The third generation in the workplace is Generation X. Generation X was born between 1960 and 1980, and they are also known as the Post-Boomers, Twenty-somethings, Xers, and Slackers. Notable members of this generation include Michael Jordan, Jewel (the singer), and Michael Dell.

Members of Generation X were defined by the Latchkey kids dynamic (took care of themselves at home as their parent(s) worked), MTV, and the Fall of the Berlin Wall. Of all the generations, they came from homes with the highest number of divorced parents. These events have made them independent, self-sufficient, and skeptical. They value diversity, work/life balance, technology, and informality. A critical insight in understanding this generation is that they tend to view all work as just a job. Generation X are the True Contestants of Survivor!

To work effectively with Generation X, partner them with mentors that they respect, do not expect them to “give their life to the job” (instead promote work/life balance), and refrain from giving them too much extended hands-on supervision.

The last generation in the workplace is Generation Y. Generation Y was born between 1980 and 2000, and they are also known as Millennials, Nexters, and the Internet Generation. Notable members of this generation include Leann Rimes, McCauly Culkin, and Chelsea Clinton.

Members of Generation Y were defined by events such as computers and technology, schoolyard violence, TV talk shows, and the girl’s movement. They grew up in a supportive environment where (1) protective parents and other adults attended to their needs, (2) all kids receive rewards regardless of individual effort, and (3) punishment was often time-outs. This has made them confident, sociable, and optimistic.

They also do not always understand their limitations. They value civic duty, achievement, sociability, and multi-tasking. They are open-minded, the most accepting of diversity, and unafraid of change. A critical insight in understanding this generation is that they like bosses to coach rather than supervise. Generation Y are optimistic and confident charmers!

To work effectively with Generation Y, partner them with Boomers, provide them with structure, and be generous with training and orientation activities.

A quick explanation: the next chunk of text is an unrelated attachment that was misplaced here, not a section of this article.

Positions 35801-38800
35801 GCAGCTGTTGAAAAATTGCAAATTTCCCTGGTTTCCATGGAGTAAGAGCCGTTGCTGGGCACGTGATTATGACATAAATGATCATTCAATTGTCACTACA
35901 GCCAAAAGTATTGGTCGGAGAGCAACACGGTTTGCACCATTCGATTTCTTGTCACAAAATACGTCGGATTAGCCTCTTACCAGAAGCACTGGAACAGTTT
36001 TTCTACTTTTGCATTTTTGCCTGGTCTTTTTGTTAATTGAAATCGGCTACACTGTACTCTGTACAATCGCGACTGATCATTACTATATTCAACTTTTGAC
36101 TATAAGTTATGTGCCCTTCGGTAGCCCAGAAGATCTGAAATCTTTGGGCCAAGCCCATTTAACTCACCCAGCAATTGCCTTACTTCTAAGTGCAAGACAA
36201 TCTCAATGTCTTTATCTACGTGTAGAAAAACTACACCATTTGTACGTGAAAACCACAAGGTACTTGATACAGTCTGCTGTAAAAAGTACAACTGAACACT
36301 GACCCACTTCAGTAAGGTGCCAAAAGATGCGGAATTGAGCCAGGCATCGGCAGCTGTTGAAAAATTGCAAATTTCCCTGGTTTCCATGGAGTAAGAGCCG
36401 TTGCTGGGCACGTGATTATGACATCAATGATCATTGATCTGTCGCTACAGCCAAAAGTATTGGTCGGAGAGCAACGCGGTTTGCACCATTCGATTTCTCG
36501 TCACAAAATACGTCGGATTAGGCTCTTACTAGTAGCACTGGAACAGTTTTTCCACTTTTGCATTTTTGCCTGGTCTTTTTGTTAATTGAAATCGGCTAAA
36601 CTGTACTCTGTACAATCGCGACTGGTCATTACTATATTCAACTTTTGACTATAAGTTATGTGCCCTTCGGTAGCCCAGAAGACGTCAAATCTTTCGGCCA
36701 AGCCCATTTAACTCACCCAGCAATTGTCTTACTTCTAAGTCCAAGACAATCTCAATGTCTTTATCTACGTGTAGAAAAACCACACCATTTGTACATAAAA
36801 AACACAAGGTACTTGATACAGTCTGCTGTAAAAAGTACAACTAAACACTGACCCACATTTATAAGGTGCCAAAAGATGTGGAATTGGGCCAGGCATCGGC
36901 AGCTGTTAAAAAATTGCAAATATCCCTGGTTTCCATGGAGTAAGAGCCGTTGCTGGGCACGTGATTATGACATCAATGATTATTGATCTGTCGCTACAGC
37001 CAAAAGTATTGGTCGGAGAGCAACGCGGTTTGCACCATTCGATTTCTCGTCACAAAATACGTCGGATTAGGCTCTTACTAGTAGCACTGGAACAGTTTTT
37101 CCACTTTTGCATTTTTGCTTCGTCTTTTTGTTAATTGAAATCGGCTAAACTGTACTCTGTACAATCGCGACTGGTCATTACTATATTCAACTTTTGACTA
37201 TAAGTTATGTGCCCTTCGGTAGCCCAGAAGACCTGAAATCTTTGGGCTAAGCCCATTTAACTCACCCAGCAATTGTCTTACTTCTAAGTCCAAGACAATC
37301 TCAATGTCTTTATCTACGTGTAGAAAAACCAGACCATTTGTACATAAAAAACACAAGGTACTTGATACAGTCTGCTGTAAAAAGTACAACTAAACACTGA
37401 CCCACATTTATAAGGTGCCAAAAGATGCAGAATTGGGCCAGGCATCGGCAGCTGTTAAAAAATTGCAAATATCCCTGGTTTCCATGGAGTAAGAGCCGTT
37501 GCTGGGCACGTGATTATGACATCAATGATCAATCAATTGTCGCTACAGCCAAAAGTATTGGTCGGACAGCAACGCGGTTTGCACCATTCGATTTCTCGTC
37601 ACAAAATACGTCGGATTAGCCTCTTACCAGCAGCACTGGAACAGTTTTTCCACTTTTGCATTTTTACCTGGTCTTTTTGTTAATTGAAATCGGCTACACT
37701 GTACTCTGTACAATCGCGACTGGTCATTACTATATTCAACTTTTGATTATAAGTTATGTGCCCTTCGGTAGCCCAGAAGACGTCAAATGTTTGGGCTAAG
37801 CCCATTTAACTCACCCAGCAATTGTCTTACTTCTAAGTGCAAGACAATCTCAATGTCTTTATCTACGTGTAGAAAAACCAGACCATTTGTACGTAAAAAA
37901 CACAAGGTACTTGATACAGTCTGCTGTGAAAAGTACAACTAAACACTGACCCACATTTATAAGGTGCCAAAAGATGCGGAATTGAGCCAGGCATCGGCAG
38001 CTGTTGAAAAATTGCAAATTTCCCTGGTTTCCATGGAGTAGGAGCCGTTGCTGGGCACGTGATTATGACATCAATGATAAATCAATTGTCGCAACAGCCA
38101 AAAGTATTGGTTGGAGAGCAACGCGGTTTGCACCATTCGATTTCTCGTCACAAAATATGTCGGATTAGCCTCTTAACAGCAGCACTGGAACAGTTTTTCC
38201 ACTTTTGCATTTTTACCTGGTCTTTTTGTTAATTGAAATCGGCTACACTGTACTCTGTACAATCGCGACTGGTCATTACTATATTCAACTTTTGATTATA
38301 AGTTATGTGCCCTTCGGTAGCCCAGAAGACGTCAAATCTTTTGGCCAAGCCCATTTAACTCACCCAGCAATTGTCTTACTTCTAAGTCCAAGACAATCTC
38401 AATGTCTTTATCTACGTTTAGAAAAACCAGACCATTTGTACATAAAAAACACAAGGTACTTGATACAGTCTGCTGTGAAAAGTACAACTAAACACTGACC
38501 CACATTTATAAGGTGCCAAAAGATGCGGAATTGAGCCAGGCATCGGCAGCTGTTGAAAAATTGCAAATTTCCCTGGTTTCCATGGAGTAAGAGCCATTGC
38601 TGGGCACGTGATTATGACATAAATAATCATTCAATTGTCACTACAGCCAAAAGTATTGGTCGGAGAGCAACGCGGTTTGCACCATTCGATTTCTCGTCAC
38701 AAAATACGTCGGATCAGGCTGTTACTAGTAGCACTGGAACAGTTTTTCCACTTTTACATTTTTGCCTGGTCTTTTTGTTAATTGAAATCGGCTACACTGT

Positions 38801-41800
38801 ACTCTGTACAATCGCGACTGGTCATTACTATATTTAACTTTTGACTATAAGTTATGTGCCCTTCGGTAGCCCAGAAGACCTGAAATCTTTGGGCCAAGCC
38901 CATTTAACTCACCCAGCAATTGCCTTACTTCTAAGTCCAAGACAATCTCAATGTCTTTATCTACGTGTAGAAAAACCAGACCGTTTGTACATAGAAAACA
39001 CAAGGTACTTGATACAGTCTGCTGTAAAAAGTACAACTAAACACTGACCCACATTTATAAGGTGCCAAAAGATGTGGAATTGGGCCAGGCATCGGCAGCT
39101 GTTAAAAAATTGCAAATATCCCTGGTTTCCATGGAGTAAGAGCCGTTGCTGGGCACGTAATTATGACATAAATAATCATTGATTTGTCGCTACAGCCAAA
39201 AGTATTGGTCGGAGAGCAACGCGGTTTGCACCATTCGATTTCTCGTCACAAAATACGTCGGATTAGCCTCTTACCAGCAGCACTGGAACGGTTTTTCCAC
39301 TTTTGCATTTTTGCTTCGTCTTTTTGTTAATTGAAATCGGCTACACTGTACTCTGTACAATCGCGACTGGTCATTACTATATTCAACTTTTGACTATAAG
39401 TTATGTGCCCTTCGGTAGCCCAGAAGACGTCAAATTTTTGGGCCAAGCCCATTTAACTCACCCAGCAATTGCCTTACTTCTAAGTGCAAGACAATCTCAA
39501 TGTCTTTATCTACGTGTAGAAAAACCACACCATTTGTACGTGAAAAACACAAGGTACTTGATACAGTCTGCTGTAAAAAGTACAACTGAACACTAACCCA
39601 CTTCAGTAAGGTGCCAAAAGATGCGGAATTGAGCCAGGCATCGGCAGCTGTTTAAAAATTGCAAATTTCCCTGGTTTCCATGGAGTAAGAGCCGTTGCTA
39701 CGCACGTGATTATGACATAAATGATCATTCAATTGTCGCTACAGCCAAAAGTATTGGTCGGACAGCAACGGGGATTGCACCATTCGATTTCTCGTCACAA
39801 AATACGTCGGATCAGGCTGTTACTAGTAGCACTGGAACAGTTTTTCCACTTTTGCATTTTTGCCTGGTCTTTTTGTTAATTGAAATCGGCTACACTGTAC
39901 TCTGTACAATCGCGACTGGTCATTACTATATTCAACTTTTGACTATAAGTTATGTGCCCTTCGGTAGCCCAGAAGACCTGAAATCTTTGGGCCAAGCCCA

Veterans, Boomers, Generation X and Generation Y workers are very different, and this makes for interesting group dynamics. Defined by their age, date of birth, and critical societal events, each generation brings its own strengths and limitations to the workplace.

By understanding the strengths, limitations, and values of each generation, managers and leaders can minimize generational collisions. In doing so, managers and leaders will avoid the organizational conflict, employee turnover, and lost productivity that occurs when business professionals are unaware of the differences of the four generations in the workplace.

Generational conflicts will occur in the workplace. Managers can promote productive working relationships by accounting for different generational values. Click To Tweet

The Arrival of Generation Z

A fifth generation is making its way into the workplace. It is Generation Z. Generation Z is replacing the Veteran generation as the Veteran generation leaves the workplace. Increasingly, you will have to view the workplace from the perspectives of your Boomer, Generation X, Generation Y, and Generation Z employees. To learn more about Generation Z, click here.


Video: Timeline of the Four Generations in the Workplace


Scholarly Citations for this Article

This article from Management is a Journey has been cited in the following scholarly research article:


Written by Robert Tanner | Copyrighted Material | All Rights Reserved Worldwide

Robert Tanner, MBA

Welcome to my leadership blog. I'm the Founder & Principal Consultant of Business Consulting Solutions LLC, a certified practitioner of psychometric assessments, and a former Adjunct Professor of Management. As a leadership professional, I bring 20+ years of real world experience at all levels of management.